Cyberattack on Medical Software Shows Industry Vulnerability
Many doctors still can’t use a transcription service made by Nuance Communications Inc. three weeks after the company was hit by a powerful, debilitating computer attack.
Hospital systems including Beth Israel Deaconess in Boston and the University of Pittsburgh Medical Center said eScription, a Nuance staple product that allows physicians to dictate notes from a telephone, still isn’t functioning. The outage obliterated doctors’ instructions to patients, forcing some to revert to pen and paper.
The computer virus, called Petya, has sent ripples through health care, among the last industries to make the switch to digital record keeping and one of the most frequently targeted by hackers, said Michael Ebert, a partner with KPMG who advises health and life-science companies on cybersecurity.
“Health care has been late to respond to the need for protected information, and the information is worth more,” Ebert said. “It’s amazing how far behind we are, and we know we have to do something.”
Hackers increasingly use viruses to encrypt companies’ information systems, unlocking the data only when a ransom is paid. After the Petya attack began in late June, companies from Oreo-maker Mondelez International Inc. to Reckitt Benckiser Group Plc warned of a blow to their sales. Information systems used by FedEx Corp.’s TNT unit may never fully recover, the shipping company said Monday.
Nuance shares fell 4 percent on Thursday, the most since Aug. 9, 2016, to close at $16.85. They’ve dropped almost 8 percent since June 27, when the attack began.
The University of Pittsburgh Medical Center, a system of 25 hospitals and 3,600 doctors, said that its dictation and transcription services are still affected “with no estimated time of resolution.” The nonprofit is using features of medical records systems made by Cerner Corp. and closely held Epic Systems in the interim, said Ed McCallister, the Pittsburgh system’s chief information officer.
When the hack hit in June, the virus spread quickly. Ebert said one of his clients stood in a parking lot with a bullhorn, pleading with employees not to turn on computers, lest the virus spread into them. Another saw 100 workstations infected in an hour. Others shut down their entire systems, painstakingly starting computers one by one offline to see whether they had been tainted.
After acknowledging June 28 that portions of its network were affected, Nuance, based in Burlington, Massachusetts, is still picking up the pieces. In addition to transcription, Nuance named about 10 other affected products, including those used for radiology, billing and software that tracks quality of care.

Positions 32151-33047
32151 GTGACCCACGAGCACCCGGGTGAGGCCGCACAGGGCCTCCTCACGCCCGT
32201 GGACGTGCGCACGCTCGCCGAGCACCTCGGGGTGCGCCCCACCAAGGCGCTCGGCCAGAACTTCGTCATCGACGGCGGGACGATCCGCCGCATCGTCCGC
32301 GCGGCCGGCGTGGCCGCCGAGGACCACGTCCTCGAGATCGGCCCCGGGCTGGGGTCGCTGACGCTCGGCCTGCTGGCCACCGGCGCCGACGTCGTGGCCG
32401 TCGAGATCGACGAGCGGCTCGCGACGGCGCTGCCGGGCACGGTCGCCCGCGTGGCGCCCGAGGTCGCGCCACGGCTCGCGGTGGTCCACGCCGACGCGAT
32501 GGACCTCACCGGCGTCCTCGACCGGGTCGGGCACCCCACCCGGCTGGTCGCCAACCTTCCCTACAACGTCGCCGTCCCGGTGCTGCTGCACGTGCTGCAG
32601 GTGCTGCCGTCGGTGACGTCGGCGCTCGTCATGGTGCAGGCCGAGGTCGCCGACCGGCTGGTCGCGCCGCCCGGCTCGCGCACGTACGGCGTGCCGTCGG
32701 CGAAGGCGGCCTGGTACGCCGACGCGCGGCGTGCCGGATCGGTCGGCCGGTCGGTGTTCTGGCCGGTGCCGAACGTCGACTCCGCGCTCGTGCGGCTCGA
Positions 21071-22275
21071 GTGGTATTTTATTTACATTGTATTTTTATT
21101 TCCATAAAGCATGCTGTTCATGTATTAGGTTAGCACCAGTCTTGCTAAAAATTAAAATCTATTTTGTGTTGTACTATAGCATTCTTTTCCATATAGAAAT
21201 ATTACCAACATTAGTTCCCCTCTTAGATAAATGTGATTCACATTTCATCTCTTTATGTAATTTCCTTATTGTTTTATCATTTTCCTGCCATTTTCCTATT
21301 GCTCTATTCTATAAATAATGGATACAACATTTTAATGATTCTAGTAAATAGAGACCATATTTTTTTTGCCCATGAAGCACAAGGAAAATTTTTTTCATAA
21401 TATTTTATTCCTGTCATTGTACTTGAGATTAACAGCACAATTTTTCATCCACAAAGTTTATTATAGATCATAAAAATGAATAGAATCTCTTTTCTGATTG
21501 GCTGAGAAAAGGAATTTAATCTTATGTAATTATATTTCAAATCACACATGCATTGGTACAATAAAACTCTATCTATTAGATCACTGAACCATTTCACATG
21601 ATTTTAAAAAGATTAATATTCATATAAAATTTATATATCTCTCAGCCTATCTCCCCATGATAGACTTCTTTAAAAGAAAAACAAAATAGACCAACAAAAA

About half of the company’s $1.95 billion in revenue came from its health-care and dictation business last year. The malware attack represents a big risk for Nuance, as many of its customers use products that appear to have been affected, according to Bloomberg Intelligence analyst Mandeep Singh.
“Any time there is a cyberattack and a company is exposed to that threat, that presents both reputational risk as well as the risk from disruption,” he said. “Since a lot of the deals get signed toward the end of the quarter, the timing of it could have impacted certain deal closures.”
Nuance said it has been fixing affected systems, enhancing security and bringing customers back online. The company declined to say how many clients were affected by the attack.
“We are doing everything within our power to support our health-care customers and provide them with the information and resources they need to provide quality patient care, including offering an alternative system and solutions,” company spokesman Richard Mack said Wednesday in an email. “We have no indication that any customer information has been lost or removed from the network.”
The loss of service is an invitation to customers to seek other products and vendors, such MModal, a Nuance rival. Even though Intermountain Health Care, a Salt Lake City-based company that operates 22 hospitals, wasn’t affected, it turned off all its Nuance products and is using other transcription tools, said Daron Cowley, a spokesman.
At Beth Israel Deaconess, a Harvard-affiliated hospital, doctors who have been accustomed to using Nuance’s telephone-based product are switching to its Dragon system, where physicians dictate into a computer, making edits as they go.
That still means lost revenue for Nuance. While the computer-based product is a single software purchase, Nuance bills for eScription by line of text. So far, it’s been three weeks of revenue they can’t get back, and more users may drop away, said John Halamka, Beth Israel’s chief information officer.
“The hardest thing for a clinician is a change in workflow,” he said. “If you’ve changed for a couple of weeks, you might not go back.”
Nuance has done well to try to maintain customers in the aftermath of the attack, KPMG’s Ebert said, but the damage has already been done.
“They’re probably going to have a bad quarter,” he said.
John Lauerman and Jeran Wittenstein